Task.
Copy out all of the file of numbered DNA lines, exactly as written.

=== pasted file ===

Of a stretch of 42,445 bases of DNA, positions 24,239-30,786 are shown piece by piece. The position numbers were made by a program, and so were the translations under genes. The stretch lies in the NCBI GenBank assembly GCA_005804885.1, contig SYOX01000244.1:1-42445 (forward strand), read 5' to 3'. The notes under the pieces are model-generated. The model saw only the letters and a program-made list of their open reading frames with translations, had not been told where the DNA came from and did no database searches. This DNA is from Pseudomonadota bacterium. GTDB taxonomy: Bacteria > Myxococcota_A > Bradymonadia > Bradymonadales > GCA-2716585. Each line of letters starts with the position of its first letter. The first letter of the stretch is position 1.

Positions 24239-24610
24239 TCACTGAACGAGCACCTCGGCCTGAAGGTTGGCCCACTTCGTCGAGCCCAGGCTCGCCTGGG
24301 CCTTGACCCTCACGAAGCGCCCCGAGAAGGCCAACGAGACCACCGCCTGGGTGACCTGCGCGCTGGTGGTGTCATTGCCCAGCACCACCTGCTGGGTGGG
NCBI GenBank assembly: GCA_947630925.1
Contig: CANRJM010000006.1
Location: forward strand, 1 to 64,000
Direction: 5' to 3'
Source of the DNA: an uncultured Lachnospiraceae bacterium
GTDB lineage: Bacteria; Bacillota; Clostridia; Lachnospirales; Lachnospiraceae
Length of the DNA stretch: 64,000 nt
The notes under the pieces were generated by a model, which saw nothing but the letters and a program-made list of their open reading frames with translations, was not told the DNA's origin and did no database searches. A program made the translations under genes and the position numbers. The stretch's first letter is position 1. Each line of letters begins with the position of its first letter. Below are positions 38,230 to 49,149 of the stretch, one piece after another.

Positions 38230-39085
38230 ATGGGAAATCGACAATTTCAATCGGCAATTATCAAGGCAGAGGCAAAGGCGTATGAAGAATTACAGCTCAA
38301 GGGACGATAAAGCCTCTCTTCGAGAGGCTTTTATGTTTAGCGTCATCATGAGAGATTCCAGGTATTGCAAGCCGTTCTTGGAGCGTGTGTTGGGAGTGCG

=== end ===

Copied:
Of a stretch of 42,445 bases of DNA, positions 24,239-30,786 are shown piece by piece. The position numbers were made by a program, and so were the translations under genes. The stretch lies in the NCBI GenBank assembly GCA_005804885.1, contig SYOX01000244.1:1-42445 (forward strand), read 5' to 3'. The notes under the pieces are model-generated. The model saw only the letters and a program-made list of their open reading frames with translations, had not been told where the DNA came from and did no database searches. This DNA is from Pseudomonadota bacterium. GTDB taxonomy: Bacteria > Myxococcota_A > Bradymonadia > Bradymonadales > GCA-2716585. Each line of letters starts with the position of its first letter. The first letter of the stretch is position 1.

Positions 24239-24610
24239 TCACTGAACGAGCACCTCGGCCTGAAGGTTGGCCCACTTCGTCGAGCCCAGGCTCGCCTGGG
24301 CCTTGACCCTCACGAAGCGCCCCGAGAAGGCCAACGAGACCACCGCCTGGGTGACCTGCGCGCTGGTGGTGTCATTGCCCAGCACCACCTGCTGGGTGGG
NCBI GenBank assembly: GCA_947630925.1
Contig: CANRJM010000006.1
Location: forward strand, 1 to 64,000
Direction: 5' to 3'
Source of the DNA: an uncultured Lachnospiraceae bacterium
GTDB lineage: Bacteria; Bacillota; Clostridia; Lachnospirales; Lachnospiraceae
Length of the DNA stretch: 64,000 nt
The notes under the pieces were generated by a model, which saw nothing but the letters and a program-made list of their open reading frames with translations, was not told the DNA's origin and did no database searches. A program made the translations under genes and the position numbers. The stretch's first letter is position 1. Each line of letters begins with the position of its first letter. Below are positions 38,230 to 49,149 of the stretch, one piece after another.

Positions 38230-39085
38230 ATGGGAAATCGACAATTTCAATCGGCAATTATCAAGGCAGAGGCAAAGGCGTATGAAGAATTACAGCTCAA
38301 GGGACGATAAAGCCTCTCTTCGAGAGGCTTTTATGTTTAGCGTCATCATGAGAGATTCCAGGTATTGCAAGCCGTTCTTGGAGCGTGTGTTGGGAGTGCG